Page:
Foraging behavior of Galendromus flumenis on Banks grass mite, Oligonychus pratensis

Tuesday, November 12, 2013: 11:00 AM
Meeting Room 17 B (Austin Convention Center)
Fatemeh Ganjisaffar , University of California - Riverside, Riverside, CA
Thomas Perring , University of California, Riverside, Riverside, CA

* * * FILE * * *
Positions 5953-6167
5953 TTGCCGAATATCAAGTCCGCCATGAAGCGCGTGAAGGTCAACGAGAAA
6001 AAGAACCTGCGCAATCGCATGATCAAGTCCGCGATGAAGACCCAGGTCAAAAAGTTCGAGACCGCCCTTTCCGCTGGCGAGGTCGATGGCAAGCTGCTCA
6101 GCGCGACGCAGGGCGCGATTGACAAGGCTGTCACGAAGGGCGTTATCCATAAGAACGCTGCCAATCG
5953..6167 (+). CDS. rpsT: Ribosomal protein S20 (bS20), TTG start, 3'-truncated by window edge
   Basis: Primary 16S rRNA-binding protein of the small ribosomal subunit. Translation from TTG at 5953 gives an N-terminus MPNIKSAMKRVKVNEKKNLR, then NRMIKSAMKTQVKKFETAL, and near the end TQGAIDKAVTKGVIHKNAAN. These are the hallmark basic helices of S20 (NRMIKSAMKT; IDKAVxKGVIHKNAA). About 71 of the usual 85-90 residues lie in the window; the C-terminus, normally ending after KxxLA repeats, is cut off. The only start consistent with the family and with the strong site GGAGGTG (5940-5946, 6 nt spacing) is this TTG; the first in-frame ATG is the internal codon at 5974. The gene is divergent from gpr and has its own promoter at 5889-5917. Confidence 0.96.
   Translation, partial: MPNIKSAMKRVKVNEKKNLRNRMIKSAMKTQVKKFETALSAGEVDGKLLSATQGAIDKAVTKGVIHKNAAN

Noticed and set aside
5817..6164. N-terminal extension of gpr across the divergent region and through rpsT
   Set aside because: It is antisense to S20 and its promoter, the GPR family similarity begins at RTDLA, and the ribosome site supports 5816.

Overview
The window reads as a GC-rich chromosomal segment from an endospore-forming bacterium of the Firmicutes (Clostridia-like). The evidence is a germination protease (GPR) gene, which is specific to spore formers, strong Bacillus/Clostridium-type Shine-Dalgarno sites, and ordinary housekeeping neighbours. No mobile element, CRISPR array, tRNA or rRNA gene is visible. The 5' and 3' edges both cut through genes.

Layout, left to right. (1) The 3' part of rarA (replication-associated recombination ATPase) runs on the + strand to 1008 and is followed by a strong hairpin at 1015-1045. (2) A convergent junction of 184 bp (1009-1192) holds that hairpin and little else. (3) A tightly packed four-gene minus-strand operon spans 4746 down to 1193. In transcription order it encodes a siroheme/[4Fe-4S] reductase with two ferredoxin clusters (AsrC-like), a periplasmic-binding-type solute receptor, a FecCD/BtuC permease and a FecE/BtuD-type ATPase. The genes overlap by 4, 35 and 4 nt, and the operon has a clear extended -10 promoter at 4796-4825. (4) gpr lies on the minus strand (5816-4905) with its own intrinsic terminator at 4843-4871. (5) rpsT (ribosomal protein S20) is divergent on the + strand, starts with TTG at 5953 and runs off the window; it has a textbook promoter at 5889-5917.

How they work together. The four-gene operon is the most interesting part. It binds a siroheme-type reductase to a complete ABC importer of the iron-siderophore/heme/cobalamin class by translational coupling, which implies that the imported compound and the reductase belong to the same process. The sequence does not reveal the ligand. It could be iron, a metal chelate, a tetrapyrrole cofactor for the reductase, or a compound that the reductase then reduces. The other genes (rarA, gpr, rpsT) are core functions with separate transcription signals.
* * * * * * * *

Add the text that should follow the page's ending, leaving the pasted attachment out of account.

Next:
The Banks grass mite, Oligonychus pratensis (Banks) (Tetranychidae) is a spider mite with wide distribution throughout the United States, which can cause serious yield reductions in date production. The mites feed on unripe green fruits resulting in bronzing scars and cracked skin. This study was conducted to evaluate the potential efficiency of Galendromus flumenis (Chant) (Phytoseiidae) as a biological control agent for Banks grass mite suppression. For this purpose, prey stage preference at constant densities of eggs, larvae, protonymphs and deutonymphs of prey, and functional response of female G. flumenis to different prey densities were investigated on corn leaf arenas under laboratory conditions of 30±0.5 °C, 50±10% RH and 16L: 8D photoperiod. Our experimental results indicated that the predatory mite consumed significantly more eggs than other prey stages. Functional response type of the predator also was determined using a logistic regression model. The predatory mite exhibited a Type II response on all immature prey stages. Functional response parameters of G. flumenis and the suitability of this predator for biological control of O. pratensis will be discussed.